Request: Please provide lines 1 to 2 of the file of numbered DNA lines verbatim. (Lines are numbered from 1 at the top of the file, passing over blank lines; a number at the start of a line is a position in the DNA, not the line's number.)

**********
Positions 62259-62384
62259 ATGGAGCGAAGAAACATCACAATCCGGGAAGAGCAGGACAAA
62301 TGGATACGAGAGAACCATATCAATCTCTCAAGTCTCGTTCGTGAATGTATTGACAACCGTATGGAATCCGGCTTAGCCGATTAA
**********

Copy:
Positions 62259-62384
62259 ATGGAGCGAAGAAACATCACAATCCGGGAAGAGCAGGACAAA